2.1. Germination test for variety trial

Seeding is the process of planting seeds into the soil for crop production. Germination test is a prerequisite before seeding to determine seeds viability, and to secure the enough number of emergence seedling by adjustment of seeds sown par hill. Germination test can be done by using a petridish with tissue paper.

Step 1: Take randomly seed from seed lot

Step 2: Count 50 to 100 seeds 3 times

Step 3: Prepare the petridsh or plate, and tissue paper or filter paper

Step 4: Spread the seeds on the paper of the petridish and saturate with water

Step 5: Cover the petridish

Step 6: After 5 days count the number of seeds that germinated

Step 7: Calculate the percentage seed germination

Step 8: Adjust your seed rate per hill according to percentage of germination rate if necessary. 


2.2. Seeding method: Dibbling

Dibbling is the seeding method usually used for variety trials. This is the process of planting seeds in pockets at a given spacing, usually 20cm x 20cm between plants and between rows in West Africa. Therefore, the recommended seed rate is around 35 kg/ ha as shown below (The calculation of seed rate depends largely on the weight of the seeds of the variety. Different varieties have different weight of kernels. It is usually shown as the 1000 kernels’ weight).

Around 10 to 14 days after seeding, which is around 3rd leaf age, the number of seedlings par hill can be adjusted to meet the objectives of trial.


Note: If we want to know a tillering ability of varieties (finally it is shown the number of panicles at harvesting), we need establish single plant per hill, but in case panicle weight type-early maturity varieties like upland NERICA varieties are included in your trial, their yield may not reach to the maximum in a trial condition because the number of panicles per hill and spikelets per unit area may be less than maximum.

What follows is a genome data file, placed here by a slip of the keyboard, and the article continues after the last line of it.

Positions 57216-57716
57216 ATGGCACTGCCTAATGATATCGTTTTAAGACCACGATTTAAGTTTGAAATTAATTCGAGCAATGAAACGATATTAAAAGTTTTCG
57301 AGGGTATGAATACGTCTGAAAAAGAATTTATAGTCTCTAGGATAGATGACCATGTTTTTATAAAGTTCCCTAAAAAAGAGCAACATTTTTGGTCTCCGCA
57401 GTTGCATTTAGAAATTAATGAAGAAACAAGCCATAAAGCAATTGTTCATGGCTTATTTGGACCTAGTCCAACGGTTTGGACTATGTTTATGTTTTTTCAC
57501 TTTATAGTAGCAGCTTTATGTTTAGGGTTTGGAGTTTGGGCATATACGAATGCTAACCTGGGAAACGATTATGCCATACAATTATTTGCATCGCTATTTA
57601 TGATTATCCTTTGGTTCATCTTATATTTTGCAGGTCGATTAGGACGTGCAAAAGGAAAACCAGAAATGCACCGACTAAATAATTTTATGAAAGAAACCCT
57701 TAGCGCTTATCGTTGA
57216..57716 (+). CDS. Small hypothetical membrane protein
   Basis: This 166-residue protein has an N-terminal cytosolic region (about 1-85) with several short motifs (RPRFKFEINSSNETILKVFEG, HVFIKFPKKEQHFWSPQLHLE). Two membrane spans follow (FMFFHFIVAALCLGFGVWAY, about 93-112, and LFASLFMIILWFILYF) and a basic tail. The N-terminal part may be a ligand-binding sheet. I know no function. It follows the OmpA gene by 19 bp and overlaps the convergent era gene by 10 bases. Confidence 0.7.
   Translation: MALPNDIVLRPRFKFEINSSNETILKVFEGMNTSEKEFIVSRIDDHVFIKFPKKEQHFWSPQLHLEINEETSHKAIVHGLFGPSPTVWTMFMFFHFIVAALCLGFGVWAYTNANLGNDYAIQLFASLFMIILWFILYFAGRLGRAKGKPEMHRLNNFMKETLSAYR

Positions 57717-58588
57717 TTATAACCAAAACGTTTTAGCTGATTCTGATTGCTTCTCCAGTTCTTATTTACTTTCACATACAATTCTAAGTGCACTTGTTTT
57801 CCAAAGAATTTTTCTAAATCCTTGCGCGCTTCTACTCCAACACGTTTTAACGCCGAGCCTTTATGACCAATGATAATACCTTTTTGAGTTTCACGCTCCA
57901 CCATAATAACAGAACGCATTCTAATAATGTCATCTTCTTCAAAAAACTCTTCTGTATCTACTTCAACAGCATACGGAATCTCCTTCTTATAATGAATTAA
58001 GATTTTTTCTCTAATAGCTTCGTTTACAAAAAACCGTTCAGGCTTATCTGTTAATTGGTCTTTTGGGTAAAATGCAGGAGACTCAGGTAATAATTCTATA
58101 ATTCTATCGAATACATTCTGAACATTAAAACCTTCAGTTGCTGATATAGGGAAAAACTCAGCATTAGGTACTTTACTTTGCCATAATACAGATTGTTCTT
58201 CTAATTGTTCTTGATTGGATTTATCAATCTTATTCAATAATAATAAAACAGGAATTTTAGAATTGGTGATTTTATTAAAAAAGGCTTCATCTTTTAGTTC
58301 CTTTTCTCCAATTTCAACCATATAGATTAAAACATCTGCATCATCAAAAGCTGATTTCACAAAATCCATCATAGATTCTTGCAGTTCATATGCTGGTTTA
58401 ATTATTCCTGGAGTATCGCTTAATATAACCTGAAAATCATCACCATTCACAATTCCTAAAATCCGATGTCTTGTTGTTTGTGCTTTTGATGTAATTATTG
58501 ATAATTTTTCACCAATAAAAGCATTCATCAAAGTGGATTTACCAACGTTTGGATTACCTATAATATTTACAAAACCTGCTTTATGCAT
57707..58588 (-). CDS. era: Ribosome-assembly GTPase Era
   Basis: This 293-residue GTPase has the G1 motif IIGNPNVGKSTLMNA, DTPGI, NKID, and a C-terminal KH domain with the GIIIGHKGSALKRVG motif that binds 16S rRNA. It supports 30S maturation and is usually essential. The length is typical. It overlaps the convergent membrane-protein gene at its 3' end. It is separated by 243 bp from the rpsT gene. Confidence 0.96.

Dibbling method

Broadcasting method

Drilling method

2.3. Seeding rates

We can see many seedlings per hill in the field. Five-seeds per hill is in many case the enough number of seeding rates for variety trial with objective of comparing yield of varieties as shown in the table below (In case the germination rate is more than 80%).

Example photos of seeding rate in the field


Seeding rate calculation:

Example: For dibbling seeding method

Question: How many grams do we need prepare per plot (5 x 5m) in case plant spacing and row intervals are 20 x 20 cm. We sow 5 seeds per hill. 1000grains weight use 28g.


Step 1: There are 25 hills in 1 m2 as shown below.

Step 2: 125 seeds are needed per plot (5 seeds/ hill x 25 hills/ m2 = 125 seeds/ m2) [1,250,000 seeds/ ha]

Step 3: 25m2/ plot x 125 seeds/ m2 = 3125 seeds/ plot    

Step 4: 3125 seeds x 28 g/ 1000 grains = 87.5 g/ plot [1,250,000 seeds x 28g/ 1000 = 35,000g/ha= 35kg/ha]

Step 5: 100g/ plot will be weighed for each plot.

Step 6: Consider the total number of plots per variety (the number of treatments and replicates). 

Note: This (the number of hills per 1m2) is also used for harvesting to collect yield data.


2.4. Seeding depth

Germination and emergence at field level can be influenced by the types of soils and planting depth. Planting at a depth of around 3 cm is the optimum sowing depth in a sandy soil. Where as around 2 cm is the ideal depth for clayey soil.

Planting at a depth of more than 5 cm results in low and/or delayed seedling emergence and decrease the number of tillers/ hill.  

Shallow planting (less than 1.5 cm) in sandy soil under rain-fed upland condition may cause 1) low seedling emergence rate resulted from low moisture content of soil surface due to scarce rainfall after sowing and/or 2) high missing hill rate resulted from washed-away seeds due to heavy rainfall.     

Photos: Situations of the field after heavy rain